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Professor’s research is reflection of her history in social work field

Professor’s research is reflection of her history in social work field

SEPTEMBER 16, 2020 — Sherri Simmons-Horton has spent over two decades working in the child welfare system, including working for Children’s Protective Services, with private child-placement agencies in Texas and with the Court Appointed Special Advocates program. Simmons-Horton originally came to UTSA as an adjunct professor in the Department of Social Work. After completing her Ph.D. in juvenile justice, she accepted a position as a postdoctoral fellow before starting the current academic year as an assistant professor in social work with the College for Health, Community and Policy.

“I consider education, academia, research and teaching to be the next level of advocacy that I could do in terms of working for children and families,” Simmons-Horton said.

Her most recent published research, “A Bad Combination: Lived Experiences of Youth Involved in the Foster Care and Juvenile Justice Systems,” explores the experiences of youth involved in both foster care and the juvenile justice system. Ten individuals, aged 18–24 years old, formed the basis of the research into the dually involved youth.

“I consider education, academia, research and teaching to be the next level of advocacy that I could do.”

Research subjects participated in in-depth, semistructured, and audio-recorded interviews, disclosing their experiences in the two systems. Accounts from participants highlighted experiences of and leading to dual involvement; traumatic experiences; and absence of normalcy.

“In social work, we are community-driven,” Simmons-Horton said. “So our research is generally going to be a reflection of what we’re doing in practice. There’s not a disconnect between our work in the community and our work in the research arena.”

This is evident in the classroom. Simmons-Horton not only brings her years of experience as a social worker into discussion but also offers students relevant guest lectures and community partnerships in San Antonio.

“Our department has a good amount of community resources where we build relationships with local politicians and students are actually doing internships with them,” Simmons-Horton explained. “Whether they’re doing a practice class or whether I’m teaching a policy class, there are opportunities within San Antonio where I’m able to bring actual live experiences into the classroom.”

Simmons-Horton’s current study offers rich insights into how dually involved youth make sense of their experiences in the foster care and juvenile justice systems. And importantly, it offers implications for enhanced service provision among child welfare and juvenile justice professionals.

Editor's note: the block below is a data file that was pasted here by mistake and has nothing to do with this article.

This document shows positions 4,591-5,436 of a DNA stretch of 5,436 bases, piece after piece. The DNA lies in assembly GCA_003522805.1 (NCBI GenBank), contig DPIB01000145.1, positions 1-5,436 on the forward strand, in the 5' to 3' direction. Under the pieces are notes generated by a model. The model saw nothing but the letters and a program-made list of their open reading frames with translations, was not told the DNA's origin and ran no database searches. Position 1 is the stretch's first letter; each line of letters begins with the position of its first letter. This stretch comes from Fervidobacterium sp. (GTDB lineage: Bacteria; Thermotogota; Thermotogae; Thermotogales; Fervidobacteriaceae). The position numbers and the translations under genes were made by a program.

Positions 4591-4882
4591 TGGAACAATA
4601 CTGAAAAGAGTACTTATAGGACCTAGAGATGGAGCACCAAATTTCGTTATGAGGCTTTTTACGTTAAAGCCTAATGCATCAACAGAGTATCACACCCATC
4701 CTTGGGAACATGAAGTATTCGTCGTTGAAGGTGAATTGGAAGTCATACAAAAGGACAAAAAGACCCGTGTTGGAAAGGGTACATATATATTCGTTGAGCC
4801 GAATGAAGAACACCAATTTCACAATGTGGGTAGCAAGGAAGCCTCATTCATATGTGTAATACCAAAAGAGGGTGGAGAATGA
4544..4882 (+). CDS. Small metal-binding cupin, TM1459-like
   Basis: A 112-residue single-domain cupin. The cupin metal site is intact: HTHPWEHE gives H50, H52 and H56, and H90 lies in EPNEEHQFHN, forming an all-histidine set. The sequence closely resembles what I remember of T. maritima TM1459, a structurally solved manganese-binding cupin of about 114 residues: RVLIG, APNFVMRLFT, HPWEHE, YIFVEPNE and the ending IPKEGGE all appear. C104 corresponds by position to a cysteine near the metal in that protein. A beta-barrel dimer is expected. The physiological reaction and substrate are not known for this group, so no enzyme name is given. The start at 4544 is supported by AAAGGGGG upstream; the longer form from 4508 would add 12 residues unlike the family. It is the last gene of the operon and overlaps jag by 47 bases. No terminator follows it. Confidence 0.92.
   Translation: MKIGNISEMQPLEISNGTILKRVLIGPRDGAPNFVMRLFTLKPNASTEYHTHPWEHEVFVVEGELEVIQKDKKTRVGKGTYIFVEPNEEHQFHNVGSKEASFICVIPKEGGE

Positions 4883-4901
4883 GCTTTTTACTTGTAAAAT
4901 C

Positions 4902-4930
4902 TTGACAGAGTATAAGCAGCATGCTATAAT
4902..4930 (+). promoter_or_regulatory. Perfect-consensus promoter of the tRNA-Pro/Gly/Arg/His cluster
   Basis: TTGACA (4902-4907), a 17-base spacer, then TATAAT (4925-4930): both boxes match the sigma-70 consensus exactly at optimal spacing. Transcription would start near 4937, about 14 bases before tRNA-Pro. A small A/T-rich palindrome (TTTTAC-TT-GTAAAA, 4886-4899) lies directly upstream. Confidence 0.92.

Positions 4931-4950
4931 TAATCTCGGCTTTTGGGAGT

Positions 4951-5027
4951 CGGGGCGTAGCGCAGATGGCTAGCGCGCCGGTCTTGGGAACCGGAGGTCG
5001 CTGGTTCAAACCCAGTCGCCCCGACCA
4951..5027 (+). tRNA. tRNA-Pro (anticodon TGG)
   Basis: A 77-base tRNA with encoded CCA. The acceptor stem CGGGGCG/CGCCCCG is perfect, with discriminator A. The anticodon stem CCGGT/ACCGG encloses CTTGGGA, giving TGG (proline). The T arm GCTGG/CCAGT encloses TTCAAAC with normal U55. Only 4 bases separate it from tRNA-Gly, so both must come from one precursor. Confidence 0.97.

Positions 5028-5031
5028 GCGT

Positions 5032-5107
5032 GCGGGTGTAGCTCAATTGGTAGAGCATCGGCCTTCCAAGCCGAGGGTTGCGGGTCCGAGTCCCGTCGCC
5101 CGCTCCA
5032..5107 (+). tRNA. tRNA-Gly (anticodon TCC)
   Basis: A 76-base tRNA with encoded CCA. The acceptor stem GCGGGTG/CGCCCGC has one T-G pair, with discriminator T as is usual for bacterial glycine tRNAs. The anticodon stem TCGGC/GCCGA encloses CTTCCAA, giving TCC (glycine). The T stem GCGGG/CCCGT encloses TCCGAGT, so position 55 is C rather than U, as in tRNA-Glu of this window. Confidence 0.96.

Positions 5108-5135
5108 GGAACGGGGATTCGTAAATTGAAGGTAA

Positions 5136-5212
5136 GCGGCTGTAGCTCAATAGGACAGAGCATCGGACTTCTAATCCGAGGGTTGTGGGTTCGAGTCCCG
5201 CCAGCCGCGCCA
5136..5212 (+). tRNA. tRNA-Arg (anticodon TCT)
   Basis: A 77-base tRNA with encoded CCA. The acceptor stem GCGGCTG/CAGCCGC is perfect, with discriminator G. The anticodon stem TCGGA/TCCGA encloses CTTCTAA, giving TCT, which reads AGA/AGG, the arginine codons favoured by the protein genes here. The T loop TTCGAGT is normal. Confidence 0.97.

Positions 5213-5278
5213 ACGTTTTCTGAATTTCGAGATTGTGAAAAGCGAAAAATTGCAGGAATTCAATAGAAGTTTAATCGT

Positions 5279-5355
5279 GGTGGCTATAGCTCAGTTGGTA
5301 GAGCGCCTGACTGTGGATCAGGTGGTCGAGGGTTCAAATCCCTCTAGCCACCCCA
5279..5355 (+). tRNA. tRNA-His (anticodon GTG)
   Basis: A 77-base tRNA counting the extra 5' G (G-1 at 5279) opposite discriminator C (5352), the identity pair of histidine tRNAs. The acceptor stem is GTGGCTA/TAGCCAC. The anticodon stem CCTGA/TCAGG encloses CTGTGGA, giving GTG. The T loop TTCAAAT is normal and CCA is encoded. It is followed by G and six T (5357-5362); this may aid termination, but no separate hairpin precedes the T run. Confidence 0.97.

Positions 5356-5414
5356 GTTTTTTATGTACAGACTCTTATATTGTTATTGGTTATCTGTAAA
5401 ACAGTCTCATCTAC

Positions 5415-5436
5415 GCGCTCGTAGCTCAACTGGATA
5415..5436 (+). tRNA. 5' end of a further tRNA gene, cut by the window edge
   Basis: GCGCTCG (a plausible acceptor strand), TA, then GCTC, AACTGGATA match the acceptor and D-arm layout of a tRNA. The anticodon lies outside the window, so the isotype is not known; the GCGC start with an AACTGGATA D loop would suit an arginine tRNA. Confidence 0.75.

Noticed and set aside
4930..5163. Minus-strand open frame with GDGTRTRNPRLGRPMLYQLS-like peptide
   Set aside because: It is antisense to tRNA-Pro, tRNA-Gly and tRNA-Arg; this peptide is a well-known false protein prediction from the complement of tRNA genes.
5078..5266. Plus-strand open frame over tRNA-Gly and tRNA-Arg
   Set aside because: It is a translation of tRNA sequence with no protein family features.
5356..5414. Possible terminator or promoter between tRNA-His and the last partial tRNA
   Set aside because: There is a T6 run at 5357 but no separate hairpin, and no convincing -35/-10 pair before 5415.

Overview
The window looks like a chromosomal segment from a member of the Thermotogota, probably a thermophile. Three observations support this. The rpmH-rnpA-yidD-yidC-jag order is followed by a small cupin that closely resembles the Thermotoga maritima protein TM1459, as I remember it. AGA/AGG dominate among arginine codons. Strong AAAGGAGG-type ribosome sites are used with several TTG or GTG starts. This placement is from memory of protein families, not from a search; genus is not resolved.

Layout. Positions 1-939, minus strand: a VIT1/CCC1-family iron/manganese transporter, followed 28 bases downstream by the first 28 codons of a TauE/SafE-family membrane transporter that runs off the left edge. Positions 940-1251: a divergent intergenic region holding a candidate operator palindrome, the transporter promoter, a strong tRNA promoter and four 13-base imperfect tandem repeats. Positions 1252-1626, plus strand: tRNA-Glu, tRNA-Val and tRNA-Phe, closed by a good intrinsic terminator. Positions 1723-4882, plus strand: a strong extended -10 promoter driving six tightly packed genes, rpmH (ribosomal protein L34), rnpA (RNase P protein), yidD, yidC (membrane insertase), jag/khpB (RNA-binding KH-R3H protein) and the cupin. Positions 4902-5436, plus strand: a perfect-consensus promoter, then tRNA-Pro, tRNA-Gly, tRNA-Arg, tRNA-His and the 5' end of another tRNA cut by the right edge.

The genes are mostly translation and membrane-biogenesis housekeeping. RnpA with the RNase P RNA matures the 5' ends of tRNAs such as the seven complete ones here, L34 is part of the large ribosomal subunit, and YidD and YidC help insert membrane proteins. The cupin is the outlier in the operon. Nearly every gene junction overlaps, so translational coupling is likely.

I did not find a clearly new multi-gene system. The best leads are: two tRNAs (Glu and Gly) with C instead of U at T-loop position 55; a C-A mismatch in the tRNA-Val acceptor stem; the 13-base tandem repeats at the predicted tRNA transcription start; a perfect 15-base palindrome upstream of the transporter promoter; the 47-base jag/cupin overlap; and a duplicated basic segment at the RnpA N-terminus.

“The voices of the youth and the family and even professionals who have worked in the system are often silenced or not heard,” she said. “It is our role [as practitioners] to implement policy that happens on a national level. And that national level has to include the seat at the table of those kids who actually had to experience it.”

This in-depth study was part of Simmons-Horton’s a dissertation project. “I was particularly motivated to do that research because it captures some of the experiences that youth in the foster care system may have experienced. I wanted to capture what their experiences looked like.”

This is only the beginning of her local research, and she has plans to ensure students get a firsthand view of how research can impact policy.

Read about more of Simmons-Horton’s work in UTSA Today.

“San Antonio is one of three regions in Texas that have moved into a community-based care model for doing child welfare,” Simmons-Horton said. “There are opportunities within our city to really have an impact on how this particular pilot with the state is rolled out.”

Although she considers research a high form of advocacy, she always returns to the true focus of the studies—the voices of those impacted most.

“I’m working with some of the private sectors here in San Antonio to really ensure that there is a connection with us listening to what children and families are saying about what they need,” Simmons-Horton said. “I want to continue to hear what youth and professionals and families are saying about how this particular model is working for them and what things can be improved upon.”

Amanda Cody

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of The University of Texas at San Antonio.

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